Almost cut my hair
It happened just the other day
It’s gettin’ kinda long
I coulda said it wasn’t in my way
But I didn’t and I wonder why
I feel like letting my freak flag fly
Yes, I feel like I owe it to someone

The fiercely independent Neil Young was only partially involved in the recording of Déjà Vu.  Most of his contributions were recorded alone.  When ready, he would bring the tracks into the studio for CS&N to add their voices.  But he fully contributed to “Almost Cut My Hair”, providing blistering solos throughout that took Crosby’s anthem over the top.

And if you want to enjoy this SotW to its fullest, listen on headphones and crank it up!

After many years of substance abuse and ill health, Crosby entered a period of renewed creativity beginning with the release of Croz (2014), his first solo album in 20 years.  His son, James Raymond, who he had put up for adoption in 1962, was his collaborator on that and several subsequent releases including Sky Trails (2017) and For Free (2021).  These and other recent releases – Lighthouse (2016) and Here If You Listen (2018) – were all well received by critics, although they went mostly unheard by the general public.  They are worth a listen.

Enjoy… until next week.

Song of the Week – Down by the Sea, Strawbs

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The band Strawbs, founded by Dave Cousins, began as a folk-rock band the Strawberry Hill Boys, in 1963.  Early on, Sandy Denny was in the band for about 6 months in 1967.  By 1970, keyboardist Rick Wakeman joined them for about a year and a half, before rising to fame with Yes.

By 1972, Richard Hudson and John Ford has joined the band and they transitioned to more of a progressive rock band.  In this configuration, they released the albums that are at the core of their discography – Grave New World (1972), Bursting at the Seams (1973), and Hero and Heroine (1974).

Bursting at the Seams included a couple of minor “hits” in “Part of the Union” (written by Hudson and Ford) and “Lay Down”.  While I enjoy both, my favorite track on the album – and today’s SotW – is “Down by the Sea”.

“Down by the Sea” is big.  It opens with an epic, arpeggiated riff, moves into a folky verse, and then takes a surprising turn into a hard rock section.  From there the arrangement veers back into a sweetly sung soft section and ends with a heavy, foreboding, symphonic reprise of the original theme.

Last night I lay in bed
And held myself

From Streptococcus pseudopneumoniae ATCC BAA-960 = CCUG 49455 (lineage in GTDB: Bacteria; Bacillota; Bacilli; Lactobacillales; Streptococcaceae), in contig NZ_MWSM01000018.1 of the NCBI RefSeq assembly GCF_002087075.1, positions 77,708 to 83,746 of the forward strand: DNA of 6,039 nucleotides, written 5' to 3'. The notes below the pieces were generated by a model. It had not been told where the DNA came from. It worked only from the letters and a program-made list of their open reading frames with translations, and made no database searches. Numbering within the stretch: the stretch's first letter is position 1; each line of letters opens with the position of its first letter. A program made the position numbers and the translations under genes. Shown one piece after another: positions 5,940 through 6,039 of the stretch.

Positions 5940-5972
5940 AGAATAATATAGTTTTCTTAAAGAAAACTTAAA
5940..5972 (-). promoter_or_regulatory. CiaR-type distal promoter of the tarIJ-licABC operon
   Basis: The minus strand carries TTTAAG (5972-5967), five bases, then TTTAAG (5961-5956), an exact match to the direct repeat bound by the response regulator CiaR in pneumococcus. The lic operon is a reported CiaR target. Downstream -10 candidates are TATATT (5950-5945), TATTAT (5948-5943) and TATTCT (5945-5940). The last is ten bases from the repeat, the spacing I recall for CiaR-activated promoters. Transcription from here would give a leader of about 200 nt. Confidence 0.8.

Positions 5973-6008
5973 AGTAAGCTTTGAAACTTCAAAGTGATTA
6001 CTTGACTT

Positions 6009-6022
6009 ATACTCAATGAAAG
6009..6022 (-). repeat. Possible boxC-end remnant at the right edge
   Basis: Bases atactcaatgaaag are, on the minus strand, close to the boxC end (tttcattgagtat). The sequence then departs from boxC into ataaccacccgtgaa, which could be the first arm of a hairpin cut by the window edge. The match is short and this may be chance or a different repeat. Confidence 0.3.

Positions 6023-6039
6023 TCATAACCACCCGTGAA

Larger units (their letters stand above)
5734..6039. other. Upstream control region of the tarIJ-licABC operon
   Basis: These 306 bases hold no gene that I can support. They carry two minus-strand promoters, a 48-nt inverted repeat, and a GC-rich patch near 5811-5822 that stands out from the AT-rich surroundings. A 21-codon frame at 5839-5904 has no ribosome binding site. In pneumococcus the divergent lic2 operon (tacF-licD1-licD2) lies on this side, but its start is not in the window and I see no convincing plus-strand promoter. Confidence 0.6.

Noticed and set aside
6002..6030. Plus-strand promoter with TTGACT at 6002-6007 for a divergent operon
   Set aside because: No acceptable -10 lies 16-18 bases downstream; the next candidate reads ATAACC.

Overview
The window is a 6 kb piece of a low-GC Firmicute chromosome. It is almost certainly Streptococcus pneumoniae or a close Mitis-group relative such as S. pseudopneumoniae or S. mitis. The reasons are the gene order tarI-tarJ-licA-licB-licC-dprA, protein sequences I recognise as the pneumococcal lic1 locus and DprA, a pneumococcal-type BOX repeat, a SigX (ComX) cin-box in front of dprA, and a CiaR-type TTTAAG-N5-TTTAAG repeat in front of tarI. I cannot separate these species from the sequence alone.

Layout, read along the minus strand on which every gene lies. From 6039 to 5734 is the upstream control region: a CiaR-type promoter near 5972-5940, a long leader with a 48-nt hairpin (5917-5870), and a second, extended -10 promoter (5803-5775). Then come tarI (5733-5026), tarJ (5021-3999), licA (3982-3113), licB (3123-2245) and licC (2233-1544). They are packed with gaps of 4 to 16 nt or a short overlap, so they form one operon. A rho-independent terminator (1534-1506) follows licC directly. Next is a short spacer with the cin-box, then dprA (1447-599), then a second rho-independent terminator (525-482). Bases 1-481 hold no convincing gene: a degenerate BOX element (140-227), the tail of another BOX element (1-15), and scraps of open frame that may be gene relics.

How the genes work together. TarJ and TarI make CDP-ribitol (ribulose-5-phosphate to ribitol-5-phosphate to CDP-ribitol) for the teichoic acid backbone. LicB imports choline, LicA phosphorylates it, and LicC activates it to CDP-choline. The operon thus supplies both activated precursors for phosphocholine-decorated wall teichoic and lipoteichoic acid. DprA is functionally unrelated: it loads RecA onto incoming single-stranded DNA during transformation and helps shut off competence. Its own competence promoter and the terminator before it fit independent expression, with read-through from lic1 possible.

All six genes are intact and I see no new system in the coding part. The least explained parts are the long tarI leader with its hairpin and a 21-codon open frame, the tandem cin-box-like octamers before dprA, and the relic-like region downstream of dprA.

Trying to remember
How it once was with you
How your hands were softer.

Yesterday I found myself
Staring into space
Rather like the sailor
In my own home surroundings
I’m not sure I know me.

Cousins has said ‘The song was very much tied up with my crumbling marriage, but it was actually written walking along the sea wall with this mountainous sea in Dover.’

As a side note, there is a story that  Alice Cooper was recording Billion Dollar Babies in the same studio as Strawbs during the Bursting at the Seams sessions.  He and his producer, Bob Ezrin, would pop in to listen to the Strawbs recordings and loved what they heard.  I’m right there with them!

Enjoy… until next week.

Song of the Week – Solar Sister, The Posies

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The Posies were a band out of Seattle that launched at the height of the grunge movement.  But they never really fit in with the other grunge bands.  The Posies were more power pop-minded, with key influences being The Beatles and XTC.

Led by Jon Auer and Ken Stringfellow, they further burnished their power pop credentials when they helped to reform the legendary Big Star by joining original members Alex Chilton and Jody Stephens for a concert in 1993.

The Posies’ most successful album was their third – Frosting on the Beater (1993).  It contains today’s SotW, “Solar Sister.”

Listen for the dynamics in the vocals and the interesting harmonies over a nice melody, distorted guitars, and a nifty solo about two minutes in.  The production by Don Fleming (Teenage Fanclub) suits the material.

The Posies also contributed the soundtrack to the Bert Bacharach scene in Austin Powers: International Man of Mystery.

Enjoy… until next week.

Song of the Week – Songs The Beatles Gave Away

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Let’s start the New Year with a post that features music by my all-time favorite band, The Beatles; but with a twist.  This one presents “songs that the Beatles gave away.”  In other words, it includes songs written by one of them but never officially released by the group.  Instead, it was recorded and released by another artist.